The drivers of a Jeep and a motorcycle squared off at a stoplight both revving their engines. When the light turned green the vehicles took off, and after racing a few blocks, the Jeep lost control and hit a light pole. Ejected from the vehicle during an accident the passenger died of her injuries. However, they took the driver to a hospital in critical condition.
The accident happened Sunday, April 14, 2019, and a Polk County Sheriff’s deputy said that the accident was needless and could have been avoided. They are still looking for the motorcycle rider who was far enough ahead of the Jeep that he might not have known that the Jeep crashed.
The crash is still under investigation, and charges are possible against the driver of the Jeep.
Street Racing Accidents
More than just speeding, street racing creates unjustified risk for those involved as well as innocent bystanders and other motorists. A study by Arizona State University’s Center for Problem-Oriented Policing found that street racers come in two primary demographics: Young divers ages 18 to 24, and older drivers, 25 to 40. The younger drivers race for prestige and bragging rights, but as they age they sometimes race because of the muscle cars they have spent years restoring and modifying for speed.
The study also focused on ancillary problems associated with racing. The draw of racing promotes other crimes for a variety of reasons. Some like auto theft to support the costs of racing, others like gambling, impairment, and use drugs to enhance the racing experience. The study identified other crimes as well:
- auto and auto parts theft,
- assaults (including assaults in retaliation for failure to pay racing bets),
- drunken driving and driving under the influence of drugs,
- insurance fraud (relating to racers betting on outcomes),
- illicit gambling,
- public intoxication/urination and other public order offenses,
- trespassing, and
Street Racing Liability
When the inevitable injuries occur, many wonder how they will receive compensation. In a typical accident, the insurance company for the driver who was at fault will pay for the damages, injuries and other financial losses. However, sometimes passengers get hurt, or maybe someone watching or participating in the race. What happens then? They hold the negligent party accountable. Negligence is when someone engages in conduct and doesn’t use the due care and caution required to keep others safe.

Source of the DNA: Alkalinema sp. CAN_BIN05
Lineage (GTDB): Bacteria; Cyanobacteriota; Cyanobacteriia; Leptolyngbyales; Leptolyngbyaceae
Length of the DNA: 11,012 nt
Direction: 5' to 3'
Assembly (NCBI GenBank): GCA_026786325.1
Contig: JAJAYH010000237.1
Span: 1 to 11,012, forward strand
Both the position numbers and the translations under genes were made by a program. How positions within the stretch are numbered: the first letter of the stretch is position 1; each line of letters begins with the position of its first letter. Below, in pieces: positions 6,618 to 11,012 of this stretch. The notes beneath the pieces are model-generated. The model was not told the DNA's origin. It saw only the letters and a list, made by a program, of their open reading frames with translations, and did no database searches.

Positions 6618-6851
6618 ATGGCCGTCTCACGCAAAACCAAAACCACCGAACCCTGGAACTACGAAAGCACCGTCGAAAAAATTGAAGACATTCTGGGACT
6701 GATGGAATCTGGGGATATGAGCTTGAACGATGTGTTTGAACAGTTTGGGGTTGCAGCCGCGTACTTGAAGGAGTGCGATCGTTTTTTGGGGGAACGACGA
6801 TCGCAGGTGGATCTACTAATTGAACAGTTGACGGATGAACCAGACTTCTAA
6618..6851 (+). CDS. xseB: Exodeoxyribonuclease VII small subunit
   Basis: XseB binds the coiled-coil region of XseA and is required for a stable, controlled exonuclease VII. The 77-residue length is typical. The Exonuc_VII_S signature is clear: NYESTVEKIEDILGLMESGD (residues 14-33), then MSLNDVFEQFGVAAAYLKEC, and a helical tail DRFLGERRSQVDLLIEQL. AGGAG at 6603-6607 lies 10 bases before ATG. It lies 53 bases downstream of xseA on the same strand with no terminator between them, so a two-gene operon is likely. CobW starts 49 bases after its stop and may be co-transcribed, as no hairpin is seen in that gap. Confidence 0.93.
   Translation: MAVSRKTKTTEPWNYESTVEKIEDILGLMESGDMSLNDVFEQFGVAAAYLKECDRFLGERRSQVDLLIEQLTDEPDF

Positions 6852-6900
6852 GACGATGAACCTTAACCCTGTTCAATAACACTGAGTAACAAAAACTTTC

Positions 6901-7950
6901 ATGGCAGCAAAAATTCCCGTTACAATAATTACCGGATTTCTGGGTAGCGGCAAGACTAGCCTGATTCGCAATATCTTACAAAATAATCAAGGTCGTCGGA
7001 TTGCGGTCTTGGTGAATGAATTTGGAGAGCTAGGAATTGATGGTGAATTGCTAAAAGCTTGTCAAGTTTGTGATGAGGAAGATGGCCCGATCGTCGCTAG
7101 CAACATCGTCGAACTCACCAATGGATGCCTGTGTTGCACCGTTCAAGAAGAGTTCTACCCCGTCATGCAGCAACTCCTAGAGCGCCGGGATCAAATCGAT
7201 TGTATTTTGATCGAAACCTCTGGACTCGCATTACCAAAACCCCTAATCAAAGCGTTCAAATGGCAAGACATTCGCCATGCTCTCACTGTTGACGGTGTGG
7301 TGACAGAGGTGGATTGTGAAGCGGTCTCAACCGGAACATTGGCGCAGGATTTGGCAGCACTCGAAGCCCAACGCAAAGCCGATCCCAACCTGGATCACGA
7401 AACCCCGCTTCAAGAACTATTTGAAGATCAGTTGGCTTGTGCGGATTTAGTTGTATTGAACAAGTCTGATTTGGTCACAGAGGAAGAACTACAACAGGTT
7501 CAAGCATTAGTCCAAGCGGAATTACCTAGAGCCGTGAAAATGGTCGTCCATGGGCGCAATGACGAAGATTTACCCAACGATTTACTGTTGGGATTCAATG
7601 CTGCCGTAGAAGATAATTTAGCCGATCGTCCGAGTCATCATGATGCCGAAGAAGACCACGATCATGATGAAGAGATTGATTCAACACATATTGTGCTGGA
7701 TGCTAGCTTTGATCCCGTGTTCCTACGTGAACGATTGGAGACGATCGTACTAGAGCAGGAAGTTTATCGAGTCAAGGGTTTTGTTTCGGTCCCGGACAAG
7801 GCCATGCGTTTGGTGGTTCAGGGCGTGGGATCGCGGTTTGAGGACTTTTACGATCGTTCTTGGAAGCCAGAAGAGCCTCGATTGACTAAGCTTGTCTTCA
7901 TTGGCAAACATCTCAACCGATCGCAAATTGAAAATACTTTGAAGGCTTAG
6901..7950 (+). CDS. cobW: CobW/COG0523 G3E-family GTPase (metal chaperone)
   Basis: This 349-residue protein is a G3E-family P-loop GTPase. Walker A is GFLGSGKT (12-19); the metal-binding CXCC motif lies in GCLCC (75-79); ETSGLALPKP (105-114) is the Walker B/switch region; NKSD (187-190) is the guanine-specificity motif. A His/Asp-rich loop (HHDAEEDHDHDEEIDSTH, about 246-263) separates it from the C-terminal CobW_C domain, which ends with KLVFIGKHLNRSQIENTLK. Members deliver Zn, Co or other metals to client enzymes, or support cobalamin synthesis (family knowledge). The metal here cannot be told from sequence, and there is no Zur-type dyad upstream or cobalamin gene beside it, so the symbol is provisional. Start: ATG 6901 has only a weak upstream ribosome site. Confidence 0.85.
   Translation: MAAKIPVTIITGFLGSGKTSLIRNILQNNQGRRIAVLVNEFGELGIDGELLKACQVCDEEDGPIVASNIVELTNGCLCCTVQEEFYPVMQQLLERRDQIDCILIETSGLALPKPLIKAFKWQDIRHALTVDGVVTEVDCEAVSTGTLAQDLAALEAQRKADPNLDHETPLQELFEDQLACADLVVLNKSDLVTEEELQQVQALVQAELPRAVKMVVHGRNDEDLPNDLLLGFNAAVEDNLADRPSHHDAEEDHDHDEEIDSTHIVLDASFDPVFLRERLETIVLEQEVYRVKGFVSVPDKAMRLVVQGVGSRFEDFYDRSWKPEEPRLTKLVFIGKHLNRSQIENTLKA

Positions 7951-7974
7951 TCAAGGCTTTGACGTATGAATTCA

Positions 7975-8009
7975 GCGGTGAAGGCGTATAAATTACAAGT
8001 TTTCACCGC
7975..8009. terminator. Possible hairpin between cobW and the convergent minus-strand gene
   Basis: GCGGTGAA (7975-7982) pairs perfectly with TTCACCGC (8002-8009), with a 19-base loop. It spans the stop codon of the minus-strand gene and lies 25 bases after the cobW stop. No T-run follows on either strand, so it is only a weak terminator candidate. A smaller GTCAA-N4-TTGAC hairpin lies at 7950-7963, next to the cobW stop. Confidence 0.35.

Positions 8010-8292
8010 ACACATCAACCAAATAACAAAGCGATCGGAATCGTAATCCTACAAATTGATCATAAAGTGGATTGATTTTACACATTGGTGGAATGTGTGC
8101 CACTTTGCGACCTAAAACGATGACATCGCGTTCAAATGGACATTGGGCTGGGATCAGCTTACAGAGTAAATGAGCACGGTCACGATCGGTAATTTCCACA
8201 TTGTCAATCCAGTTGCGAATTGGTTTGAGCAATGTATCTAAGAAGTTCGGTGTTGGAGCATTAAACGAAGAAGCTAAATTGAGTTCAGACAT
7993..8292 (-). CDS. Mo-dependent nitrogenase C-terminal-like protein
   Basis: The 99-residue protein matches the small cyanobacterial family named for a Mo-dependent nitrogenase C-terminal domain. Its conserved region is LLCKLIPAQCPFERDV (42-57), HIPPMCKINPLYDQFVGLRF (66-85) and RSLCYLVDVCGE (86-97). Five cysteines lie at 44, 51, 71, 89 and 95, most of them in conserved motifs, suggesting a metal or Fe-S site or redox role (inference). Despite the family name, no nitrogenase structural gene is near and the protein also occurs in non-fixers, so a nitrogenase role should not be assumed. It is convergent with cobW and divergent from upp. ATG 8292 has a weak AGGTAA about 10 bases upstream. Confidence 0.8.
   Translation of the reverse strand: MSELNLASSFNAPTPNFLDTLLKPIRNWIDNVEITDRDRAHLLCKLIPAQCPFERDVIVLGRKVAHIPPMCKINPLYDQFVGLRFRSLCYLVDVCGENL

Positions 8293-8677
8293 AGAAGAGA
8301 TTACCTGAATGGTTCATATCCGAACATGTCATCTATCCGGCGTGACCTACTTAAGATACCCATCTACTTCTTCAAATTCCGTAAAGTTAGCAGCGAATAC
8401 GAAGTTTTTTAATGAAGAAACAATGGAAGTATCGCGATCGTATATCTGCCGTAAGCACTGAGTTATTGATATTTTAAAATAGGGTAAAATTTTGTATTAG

When a passenger is hurt in one of the cars in a race, the most obvious at-fault person is the driver of the car carrying the passenger. If this person has auto insurance, the policy should cover the damages and injuries up to the policy limits.
Other than the driver of the car that crashed, compensation can come from the driver of the car that didn’t crash, any of the race organizers or anyone involved in the race in any way. Basically, liability falls on anyone who contributed to the cause of the accident. Because they contributed to the race which led to serious injury or even death.
What do I do if I’m Injured in a Racing Accident?
At the scene and only after you are safe and able to do so, get the names of those involved starting with the drivers of the cars that were racing. Get pictures and the names of any witnesses. However, if your injuries prevent you, in most cases, the police will investigate so you might get those from them, eventually.
Don’t talk to the insurance company of any of the racers. Even if you had involvement in the race yourself or were an innocent bystander. The reason is that the insurance company will use anything you say to either increase your fault in the incident or diminish your injuries and losses.
Talk to an attorney who can tell you your rights and evaluate your case. A consultation won’t cost you anything, and you will be then able to make an informed decision. RHINO Lawyers is a powerful, results-driven law firm, that takes Insurance Companies and Bullies “head-on!” We employ our bold modern approach to “Accident & Personal Injury Law” and “Our Personal Mission” to empower Florida’s families to “Take Charge!”